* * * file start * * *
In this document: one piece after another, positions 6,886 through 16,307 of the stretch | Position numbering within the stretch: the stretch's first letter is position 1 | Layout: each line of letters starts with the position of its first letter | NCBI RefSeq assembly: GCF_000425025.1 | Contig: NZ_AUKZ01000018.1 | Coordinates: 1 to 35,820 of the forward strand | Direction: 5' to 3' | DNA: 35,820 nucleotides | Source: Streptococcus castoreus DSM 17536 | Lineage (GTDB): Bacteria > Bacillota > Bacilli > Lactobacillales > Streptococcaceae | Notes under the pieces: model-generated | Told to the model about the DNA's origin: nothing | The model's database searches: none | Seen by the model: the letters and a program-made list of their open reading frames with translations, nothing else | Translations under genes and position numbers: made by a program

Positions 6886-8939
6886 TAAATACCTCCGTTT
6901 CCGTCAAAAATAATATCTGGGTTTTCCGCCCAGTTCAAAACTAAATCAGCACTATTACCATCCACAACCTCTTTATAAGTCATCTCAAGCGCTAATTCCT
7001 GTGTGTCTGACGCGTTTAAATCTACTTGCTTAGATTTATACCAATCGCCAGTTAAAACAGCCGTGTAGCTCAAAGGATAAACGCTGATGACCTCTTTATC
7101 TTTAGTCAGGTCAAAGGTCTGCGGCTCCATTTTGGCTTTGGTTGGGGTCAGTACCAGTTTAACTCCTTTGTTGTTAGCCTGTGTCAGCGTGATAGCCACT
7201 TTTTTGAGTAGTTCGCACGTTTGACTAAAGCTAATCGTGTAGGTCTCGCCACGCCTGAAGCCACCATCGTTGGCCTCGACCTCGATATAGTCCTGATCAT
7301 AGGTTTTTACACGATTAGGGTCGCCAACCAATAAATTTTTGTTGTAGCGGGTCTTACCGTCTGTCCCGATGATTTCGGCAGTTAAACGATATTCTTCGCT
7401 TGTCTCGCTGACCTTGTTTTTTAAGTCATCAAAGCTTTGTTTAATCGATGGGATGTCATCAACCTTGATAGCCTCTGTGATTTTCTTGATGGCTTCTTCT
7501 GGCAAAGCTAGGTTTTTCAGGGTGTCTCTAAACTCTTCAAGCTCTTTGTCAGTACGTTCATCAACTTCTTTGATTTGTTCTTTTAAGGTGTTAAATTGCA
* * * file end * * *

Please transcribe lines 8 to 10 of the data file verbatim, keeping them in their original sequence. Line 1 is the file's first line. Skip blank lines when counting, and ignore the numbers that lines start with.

7301 AGGTTTTTACACGATTAGGGTCGCCAACCAATAAATTTTTGTTGTAGCGGGTCTTACCGTCTGTCCCGATGATTTCGGCAGTTAAACGATATTCTTCGCT
7401 TGTCTCGCTGACCTTGTTTTTTAAGTCATCAAAGCTTTGTTTAATCGATGGGATGTCATCAACCTTGATAGCCTCTGTGATTTTCTTGATGGCTTCTTCT
7501 GGCAAAGCTAGGTTTTTCAGGGTGTCTCTAAACTCTTCAAGCTCTTTGTCAGTACGTTCATCAACTTCTTTGATTTGTTCTTTTAAGGTGTTAAATTGCA